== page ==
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Education

  • Shelby County School Board: District-wide accreditation to be pursued

    The Shelby County School Board heard on Thursday a report from Shelby County High School Principal Eddie Oakley and district Director of Elementary Schools Cindy French on the AdvancED Accreditation program, which the district is planning to follow.

    SCHS is the only accredited school in the district, earning the distinction in 2008-09 school year, Oakley’s first as principal.

  • Shelby County School Board: Southside funding approved

    The Shelby County Board of Education and Finance Corporation approved during its meeting Thursday the funding for the new Southside Elementary School.

    Because school districts are not allowed to carry debt for more than one year, the board’s Finance Corporation must issue the bonds, with a 1-year lease agreement, for the exact amount of the annual bond payment, and the lease agreement automatically rolls over each year.

  • Shelby County School Board: Sams excited for first meeting

    When the Shelby County Board of Education meets tomorrow at the district’s offices, new member Karen Sams said she will be ready to get involved quickly.

     “I’m excited, and really looking forward to receiving a budget,” she said. “I’ve already taken some training through the KSBA’s [the Kentucky School Boards Association] online leadership institute. It was very good for first-time board members, and there’s already another training session set up in February.”

  • School district is dark in shutdown

    If Shelby County Public Schools buildings look even darker than usual this week, it’s because they are.

    For the first time, the district has instituted a furlough week for administrators during the holiday break. This cost-saving measure that allows the district to save on administration salaries and on utility bills at the schools by dropping the energy consumption to the lowest levels possible.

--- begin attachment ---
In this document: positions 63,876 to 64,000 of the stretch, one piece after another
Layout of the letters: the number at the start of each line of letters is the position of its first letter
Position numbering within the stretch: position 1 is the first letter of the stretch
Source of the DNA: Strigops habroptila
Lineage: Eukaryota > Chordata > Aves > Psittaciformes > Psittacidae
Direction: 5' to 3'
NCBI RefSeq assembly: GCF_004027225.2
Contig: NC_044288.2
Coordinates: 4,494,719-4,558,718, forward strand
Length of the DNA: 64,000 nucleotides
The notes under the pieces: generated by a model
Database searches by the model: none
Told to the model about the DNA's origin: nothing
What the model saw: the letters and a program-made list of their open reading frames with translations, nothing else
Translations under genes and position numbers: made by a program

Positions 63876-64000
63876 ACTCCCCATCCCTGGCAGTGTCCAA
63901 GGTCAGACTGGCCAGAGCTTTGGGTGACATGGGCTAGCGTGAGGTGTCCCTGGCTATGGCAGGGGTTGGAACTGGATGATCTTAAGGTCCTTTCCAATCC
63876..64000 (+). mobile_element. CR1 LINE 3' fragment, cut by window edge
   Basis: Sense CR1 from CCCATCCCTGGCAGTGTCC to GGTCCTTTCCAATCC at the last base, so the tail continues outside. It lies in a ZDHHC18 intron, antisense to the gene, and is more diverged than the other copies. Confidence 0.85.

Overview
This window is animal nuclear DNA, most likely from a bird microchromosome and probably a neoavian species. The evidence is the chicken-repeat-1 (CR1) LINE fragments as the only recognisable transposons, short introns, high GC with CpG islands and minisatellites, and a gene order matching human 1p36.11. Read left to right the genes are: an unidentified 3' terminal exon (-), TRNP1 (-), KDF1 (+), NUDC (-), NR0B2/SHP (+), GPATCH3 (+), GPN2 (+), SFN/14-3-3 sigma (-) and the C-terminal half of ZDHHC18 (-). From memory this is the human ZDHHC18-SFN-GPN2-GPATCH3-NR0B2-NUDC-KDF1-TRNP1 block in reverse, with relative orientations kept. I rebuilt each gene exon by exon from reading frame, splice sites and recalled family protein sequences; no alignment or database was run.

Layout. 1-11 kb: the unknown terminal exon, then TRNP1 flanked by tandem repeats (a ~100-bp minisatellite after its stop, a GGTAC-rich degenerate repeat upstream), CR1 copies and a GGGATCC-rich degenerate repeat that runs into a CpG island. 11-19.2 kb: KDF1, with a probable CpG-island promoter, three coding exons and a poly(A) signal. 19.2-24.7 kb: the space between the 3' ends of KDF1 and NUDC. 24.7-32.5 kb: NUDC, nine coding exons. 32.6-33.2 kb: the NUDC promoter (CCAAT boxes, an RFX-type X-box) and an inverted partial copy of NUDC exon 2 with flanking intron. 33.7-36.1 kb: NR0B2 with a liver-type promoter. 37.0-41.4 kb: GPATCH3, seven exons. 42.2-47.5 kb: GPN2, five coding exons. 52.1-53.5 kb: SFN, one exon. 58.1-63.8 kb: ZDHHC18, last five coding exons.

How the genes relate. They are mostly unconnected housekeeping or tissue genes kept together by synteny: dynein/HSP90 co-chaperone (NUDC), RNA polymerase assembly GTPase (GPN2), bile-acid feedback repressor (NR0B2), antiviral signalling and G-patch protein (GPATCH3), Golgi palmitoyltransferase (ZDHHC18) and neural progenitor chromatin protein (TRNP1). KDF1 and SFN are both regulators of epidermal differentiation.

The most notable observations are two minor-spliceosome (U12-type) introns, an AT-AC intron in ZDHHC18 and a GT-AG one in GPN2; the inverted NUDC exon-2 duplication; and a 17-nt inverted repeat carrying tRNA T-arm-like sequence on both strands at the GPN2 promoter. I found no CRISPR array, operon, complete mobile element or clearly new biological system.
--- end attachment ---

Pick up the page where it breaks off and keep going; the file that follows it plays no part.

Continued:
• Louisville company hired to build Southside Elementary

    The Shelby County School Board Thursday voted night to award the construction project for Southside Elementary School to a Louisville company with which the board has worked on previous projects.

  • Economics lesson turns into community outreach

    The fourth-grade teachers at Heritage Elementary School wanted to put together a program to teach their students about economics.

    So teachers Sarah Beth Gomelsky, Kristen Hart and Devon Scrogham put together a unit where the students purchase raw materials, create an item and then sell those items on the “open market” at school.

    The students created bracelets and necklaces out of yarn and beads out of beeswax, and sold them to the student body for one week before school.

  • Shelby County School Board: District will say farewell to Hinkle

    The Shelby County Board of Education will celebrate one of its own at Thursday’s 7 p.m. meeting at the board office, 1155 Main Street, the board’s final meeting of the 2012 calendar year.

    Superintendent James Neihof and former superintendents Leon Mooneyhan and Elaine Farris will recognize board member Sam Hinkle for his 12 years of service on the board. Hinkle lost his seat representing District 2 to Karen Sams in the November election.

    And that won’t be the only celebrating at the board meeting.

  • Teachers want to send deaf student on DC trip

    Since West Middle teacher Kelland Garland started the Presidential Leadership Program in 2009, he has been on the lookout for students to invite into the program.

    Although some cannot attend because of conflicting schedules, Garland doesn’t let that stop him from inviting those students on the group’s trip to Washington D.C., during spring break.

  • Southside, other low-scoring schools working to improve

    About one month removed from the state’s announced scores in the first year of Kentucky new assessment system, districts and individual schools are beginning to understand their scores more clearly.

    Shelby County’s overall district score was a little better than the middle of the pack statewide, falling in the 56th percentile and four schools earned proficient classifications, ranking in the 70th percentile or above in the state.

  • Shelby County School Board: SCPS gets clean audit

    Shelby County Public Schools received another nearly perfect audit, earning the best opinion possible from the independent auditors at Mather & Company, CPA.

    “There were no significant deficiencies in the accounting practices,” Brandon Hardy told the board. “There are three different opinions we can offer, and Shelby County earned an unqualified opinion. That may not sound like the best, but it is. It is a clean audit.”